At first, I was asking the why question only to realize that it was an elusive one. There were/are hundreds of books/stories out there where people would try to explain why they take risk - subjectively - so there were hundreds of answers.  Yes, you could identify patterns etc. but the why question was no longer interesting to me. And it didn't have much of the commercial side. I shifted my focus instead to “how” and “what” questions. I was in marketing at a business school and questions around how the markets for risk taking form and continue, and what their dynamics are, etc started to intrigue me more and more. How was risk marketed? How was it consumed? How was risk negotiated between marketer/service provider and consumer? How were the contracts unique to outdoor industry working? These became my driving questions which ultimately led me into more intriguing ones about this market (I talk about these more in my publications but just as an example a similar market is financial products/services market).

  One of my tent sites, Everest base camp, Nepal, 2004.

One of my tent sites, Everest base camp, Nepal, 2004.

During my 10-day trek to base camp, my porter got sick and I found myself sitting on a rock with 2 duffle bags in the middle of nowhere. Not after too long, among the ones coming back down from the basecamp, I found another porter who agreed to continue with me. I finally reached and stayed at Everest base camp in a tent on rock and ice on the glacier for the whole climbing season (about 2 months) for my ethnographic research. I was able to stay with three different climbing teams (I set up my tent at their site and paid their kitchen staff for food). I participated in their daily routines. I interviewed key players, backstage actors, climbers, with particular attention to the unspoken/less visible to build on what I read and what I already knew. Being a mountaineer and having a relatively good understanding of the experience gave me enough legitimacy to establish rapport with people ( more details of my field work are in my publications).  However, it was a very challenging experience both physically and emotionally with so much pressure on me. My PhD supervisor summarizes it well in this quote in a book (Prof. Russell Belk, one of the authors):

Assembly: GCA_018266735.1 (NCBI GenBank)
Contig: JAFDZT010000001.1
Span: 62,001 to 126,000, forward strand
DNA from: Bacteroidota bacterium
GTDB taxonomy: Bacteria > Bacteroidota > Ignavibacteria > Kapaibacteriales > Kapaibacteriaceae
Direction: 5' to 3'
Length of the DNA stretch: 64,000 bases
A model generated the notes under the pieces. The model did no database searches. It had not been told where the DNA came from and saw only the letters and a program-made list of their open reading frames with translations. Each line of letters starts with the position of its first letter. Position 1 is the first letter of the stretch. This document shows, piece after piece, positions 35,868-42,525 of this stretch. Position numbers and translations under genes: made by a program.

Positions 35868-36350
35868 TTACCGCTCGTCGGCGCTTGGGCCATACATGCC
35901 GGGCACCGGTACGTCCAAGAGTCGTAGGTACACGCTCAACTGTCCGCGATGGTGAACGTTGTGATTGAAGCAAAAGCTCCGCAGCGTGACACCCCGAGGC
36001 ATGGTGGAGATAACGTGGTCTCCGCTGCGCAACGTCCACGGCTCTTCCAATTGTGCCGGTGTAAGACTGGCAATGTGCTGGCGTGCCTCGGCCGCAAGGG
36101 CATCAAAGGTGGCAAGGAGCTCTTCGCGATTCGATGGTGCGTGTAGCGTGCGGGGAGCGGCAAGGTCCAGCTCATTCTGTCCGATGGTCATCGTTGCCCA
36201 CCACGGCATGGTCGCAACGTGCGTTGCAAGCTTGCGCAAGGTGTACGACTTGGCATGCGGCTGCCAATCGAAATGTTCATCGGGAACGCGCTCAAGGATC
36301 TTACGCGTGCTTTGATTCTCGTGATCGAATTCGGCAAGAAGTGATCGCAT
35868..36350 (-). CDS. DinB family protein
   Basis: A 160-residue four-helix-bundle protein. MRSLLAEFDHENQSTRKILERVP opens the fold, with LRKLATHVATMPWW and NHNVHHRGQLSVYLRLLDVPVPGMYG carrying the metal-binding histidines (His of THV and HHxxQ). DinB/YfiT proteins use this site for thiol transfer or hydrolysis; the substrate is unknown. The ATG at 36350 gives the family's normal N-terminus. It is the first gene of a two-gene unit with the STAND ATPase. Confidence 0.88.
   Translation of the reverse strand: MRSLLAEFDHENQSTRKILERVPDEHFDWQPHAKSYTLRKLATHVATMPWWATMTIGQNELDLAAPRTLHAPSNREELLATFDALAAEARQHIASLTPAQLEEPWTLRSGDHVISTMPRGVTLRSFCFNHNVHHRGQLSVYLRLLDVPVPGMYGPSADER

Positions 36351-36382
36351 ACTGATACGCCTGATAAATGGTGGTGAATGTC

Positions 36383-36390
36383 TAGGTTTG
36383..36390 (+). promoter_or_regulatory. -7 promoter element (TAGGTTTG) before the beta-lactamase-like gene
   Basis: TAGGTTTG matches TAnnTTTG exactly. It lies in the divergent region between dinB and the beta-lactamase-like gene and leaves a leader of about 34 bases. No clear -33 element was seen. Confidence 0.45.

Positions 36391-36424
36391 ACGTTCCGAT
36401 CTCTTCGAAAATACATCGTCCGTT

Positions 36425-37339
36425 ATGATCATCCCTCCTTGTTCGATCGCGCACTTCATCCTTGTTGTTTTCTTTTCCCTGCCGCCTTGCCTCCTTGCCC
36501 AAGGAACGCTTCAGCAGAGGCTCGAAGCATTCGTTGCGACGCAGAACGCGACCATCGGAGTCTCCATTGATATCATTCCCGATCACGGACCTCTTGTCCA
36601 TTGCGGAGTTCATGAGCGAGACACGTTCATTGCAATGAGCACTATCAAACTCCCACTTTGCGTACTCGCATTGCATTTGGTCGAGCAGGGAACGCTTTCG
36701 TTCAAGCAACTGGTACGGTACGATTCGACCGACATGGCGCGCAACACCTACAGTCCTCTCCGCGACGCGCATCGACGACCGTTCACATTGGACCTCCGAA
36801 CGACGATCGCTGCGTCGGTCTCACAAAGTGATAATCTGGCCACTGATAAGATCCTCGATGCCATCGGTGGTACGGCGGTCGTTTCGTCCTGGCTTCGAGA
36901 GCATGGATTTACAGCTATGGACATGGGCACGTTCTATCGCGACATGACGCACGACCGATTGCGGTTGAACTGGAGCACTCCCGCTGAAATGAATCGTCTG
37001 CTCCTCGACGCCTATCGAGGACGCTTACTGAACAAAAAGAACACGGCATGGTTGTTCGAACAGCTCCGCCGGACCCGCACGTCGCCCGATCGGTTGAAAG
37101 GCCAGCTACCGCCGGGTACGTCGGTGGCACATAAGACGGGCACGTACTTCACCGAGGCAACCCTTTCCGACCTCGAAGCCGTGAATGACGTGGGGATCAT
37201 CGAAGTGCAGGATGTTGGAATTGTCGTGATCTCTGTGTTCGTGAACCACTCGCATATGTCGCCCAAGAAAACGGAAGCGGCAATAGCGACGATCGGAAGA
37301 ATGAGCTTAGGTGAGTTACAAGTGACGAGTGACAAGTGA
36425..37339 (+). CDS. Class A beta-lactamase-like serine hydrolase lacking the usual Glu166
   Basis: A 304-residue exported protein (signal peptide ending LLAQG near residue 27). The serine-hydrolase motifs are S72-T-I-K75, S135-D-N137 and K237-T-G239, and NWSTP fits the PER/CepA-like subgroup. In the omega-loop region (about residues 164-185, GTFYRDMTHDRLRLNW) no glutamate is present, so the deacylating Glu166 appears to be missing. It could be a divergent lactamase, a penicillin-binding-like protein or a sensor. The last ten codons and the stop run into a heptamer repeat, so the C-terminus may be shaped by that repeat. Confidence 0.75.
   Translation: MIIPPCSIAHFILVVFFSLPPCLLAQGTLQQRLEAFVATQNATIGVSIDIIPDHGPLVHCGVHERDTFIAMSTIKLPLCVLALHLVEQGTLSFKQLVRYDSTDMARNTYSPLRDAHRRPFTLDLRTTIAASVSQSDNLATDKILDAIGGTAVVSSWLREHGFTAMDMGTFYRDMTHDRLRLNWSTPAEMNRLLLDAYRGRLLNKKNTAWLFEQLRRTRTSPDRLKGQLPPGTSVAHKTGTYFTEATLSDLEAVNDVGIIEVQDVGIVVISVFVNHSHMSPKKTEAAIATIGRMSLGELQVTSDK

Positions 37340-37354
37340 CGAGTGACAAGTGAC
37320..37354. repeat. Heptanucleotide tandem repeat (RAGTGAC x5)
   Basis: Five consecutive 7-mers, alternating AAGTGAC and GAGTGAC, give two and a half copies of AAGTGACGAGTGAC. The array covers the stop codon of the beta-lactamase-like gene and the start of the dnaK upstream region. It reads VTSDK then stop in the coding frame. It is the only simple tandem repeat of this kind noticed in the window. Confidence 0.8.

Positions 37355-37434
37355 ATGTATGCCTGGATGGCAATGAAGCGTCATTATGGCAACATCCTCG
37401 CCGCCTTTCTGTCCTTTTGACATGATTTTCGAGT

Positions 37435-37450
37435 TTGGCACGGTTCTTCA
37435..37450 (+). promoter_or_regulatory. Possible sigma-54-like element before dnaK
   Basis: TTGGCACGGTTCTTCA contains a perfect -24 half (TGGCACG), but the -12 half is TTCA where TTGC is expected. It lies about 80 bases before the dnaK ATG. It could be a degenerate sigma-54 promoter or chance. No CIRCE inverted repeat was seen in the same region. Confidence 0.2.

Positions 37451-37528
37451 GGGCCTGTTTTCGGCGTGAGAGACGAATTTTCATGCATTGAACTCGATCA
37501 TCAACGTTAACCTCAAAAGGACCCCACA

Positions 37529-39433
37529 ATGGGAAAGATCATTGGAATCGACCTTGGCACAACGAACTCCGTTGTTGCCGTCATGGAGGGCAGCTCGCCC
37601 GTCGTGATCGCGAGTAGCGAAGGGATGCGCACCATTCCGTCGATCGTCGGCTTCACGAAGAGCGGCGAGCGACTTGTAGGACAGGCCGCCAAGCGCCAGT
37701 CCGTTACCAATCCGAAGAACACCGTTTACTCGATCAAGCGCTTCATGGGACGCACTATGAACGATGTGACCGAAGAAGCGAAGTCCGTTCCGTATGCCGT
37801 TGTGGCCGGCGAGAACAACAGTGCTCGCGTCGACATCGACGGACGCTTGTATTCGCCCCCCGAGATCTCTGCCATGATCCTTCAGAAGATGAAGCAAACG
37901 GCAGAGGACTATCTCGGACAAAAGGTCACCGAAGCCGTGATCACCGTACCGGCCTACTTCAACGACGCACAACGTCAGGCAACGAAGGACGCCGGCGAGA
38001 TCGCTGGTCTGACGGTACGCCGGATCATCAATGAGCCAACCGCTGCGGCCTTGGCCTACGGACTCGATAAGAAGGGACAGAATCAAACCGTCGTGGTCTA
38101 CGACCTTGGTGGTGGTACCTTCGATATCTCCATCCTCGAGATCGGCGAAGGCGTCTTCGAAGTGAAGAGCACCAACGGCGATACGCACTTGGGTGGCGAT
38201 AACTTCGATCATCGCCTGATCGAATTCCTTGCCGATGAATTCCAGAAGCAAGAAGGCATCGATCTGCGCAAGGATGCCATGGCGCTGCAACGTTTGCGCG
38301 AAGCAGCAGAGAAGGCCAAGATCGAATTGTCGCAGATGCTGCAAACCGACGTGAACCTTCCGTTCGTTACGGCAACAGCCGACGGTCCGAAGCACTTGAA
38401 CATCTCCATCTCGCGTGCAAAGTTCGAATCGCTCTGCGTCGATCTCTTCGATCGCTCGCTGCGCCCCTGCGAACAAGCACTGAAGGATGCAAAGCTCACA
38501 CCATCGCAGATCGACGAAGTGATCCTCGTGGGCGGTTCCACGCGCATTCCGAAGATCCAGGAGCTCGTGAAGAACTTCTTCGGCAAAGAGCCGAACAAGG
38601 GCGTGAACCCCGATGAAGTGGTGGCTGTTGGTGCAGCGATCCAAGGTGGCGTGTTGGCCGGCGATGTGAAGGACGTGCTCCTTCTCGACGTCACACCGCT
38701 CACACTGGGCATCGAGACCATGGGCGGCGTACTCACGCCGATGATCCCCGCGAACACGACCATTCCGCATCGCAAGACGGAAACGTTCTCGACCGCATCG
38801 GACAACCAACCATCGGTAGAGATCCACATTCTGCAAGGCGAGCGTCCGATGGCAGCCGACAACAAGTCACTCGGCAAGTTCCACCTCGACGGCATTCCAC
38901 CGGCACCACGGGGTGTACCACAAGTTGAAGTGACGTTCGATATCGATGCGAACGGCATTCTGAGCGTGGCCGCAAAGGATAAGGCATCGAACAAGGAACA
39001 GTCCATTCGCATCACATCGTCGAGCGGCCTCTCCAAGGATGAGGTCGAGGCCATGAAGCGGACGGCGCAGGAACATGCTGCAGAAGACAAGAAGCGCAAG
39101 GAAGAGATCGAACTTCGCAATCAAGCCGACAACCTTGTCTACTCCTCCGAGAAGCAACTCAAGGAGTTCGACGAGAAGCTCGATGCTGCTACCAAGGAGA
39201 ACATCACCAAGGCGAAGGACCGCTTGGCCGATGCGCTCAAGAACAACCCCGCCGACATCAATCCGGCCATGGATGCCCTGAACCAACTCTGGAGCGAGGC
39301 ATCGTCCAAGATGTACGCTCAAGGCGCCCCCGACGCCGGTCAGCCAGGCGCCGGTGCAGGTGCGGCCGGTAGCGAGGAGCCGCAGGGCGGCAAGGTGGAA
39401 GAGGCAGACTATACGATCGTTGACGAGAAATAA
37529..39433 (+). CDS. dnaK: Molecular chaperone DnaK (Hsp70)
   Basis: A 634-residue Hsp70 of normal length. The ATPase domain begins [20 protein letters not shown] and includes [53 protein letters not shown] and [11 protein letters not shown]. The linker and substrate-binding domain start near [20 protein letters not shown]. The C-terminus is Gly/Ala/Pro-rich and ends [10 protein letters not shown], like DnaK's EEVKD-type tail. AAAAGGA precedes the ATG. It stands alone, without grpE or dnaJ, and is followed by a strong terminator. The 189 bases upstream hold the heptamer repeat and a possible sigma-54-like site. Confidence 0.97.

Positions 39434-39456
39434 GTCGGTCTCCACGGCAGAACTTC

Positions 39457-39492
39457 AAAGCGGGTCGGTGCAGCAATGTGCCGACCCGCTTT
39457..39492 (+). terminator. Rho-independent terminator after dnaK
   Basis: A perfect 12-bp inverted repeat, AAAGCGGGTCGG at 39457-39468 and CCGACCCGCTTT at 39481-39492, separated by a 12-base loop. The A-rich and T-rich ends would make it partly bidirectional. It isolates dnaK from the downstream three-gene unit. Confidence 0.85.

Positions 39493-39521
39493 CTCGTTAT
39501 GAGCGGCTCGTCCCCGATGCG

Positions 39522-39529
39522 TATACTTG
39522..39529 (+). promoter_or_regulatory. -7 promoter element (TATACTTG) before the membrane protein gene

Belk, Fischer, Kozinets (2013) "Qualitative Marketing Research," Sage Publications, 1st edition.

Belk, Fischer, Kozinets (2013) "Qualitative Marketing Research," Sage Publications, 1st edition.

  page 205

page 205

  page 206

page 206

  page 206 cont'd.

page 206 cont'd.

I finished my PhD having shaped my research agenda mostly around these topics for years. And my work resulted in academic publications in top marketing outlets. So if you are interested in reading something other than those predictable and mostly cliché popular press materials on Everest, here is a list for you (if you don't have access to an academic database, email me and I'll send you a copy):

Tumbat, Gülnur and Kent Grayson (2016), “Authority Relinquishment in Agency Relationships,” Journal of Marketing, 80, 42-59.

Tumbat, Gülnur and Russell W. Belk (2013), “Co-construction and Performancescapes,” Journal of Consumer Behavior, 12, 49-59.

Tumbat, Gülnur (2011), “Co-constructing the Service Experience: Exploring The Role of Customer Emotion Management,” Marketing Theory 11 (2), 187-206.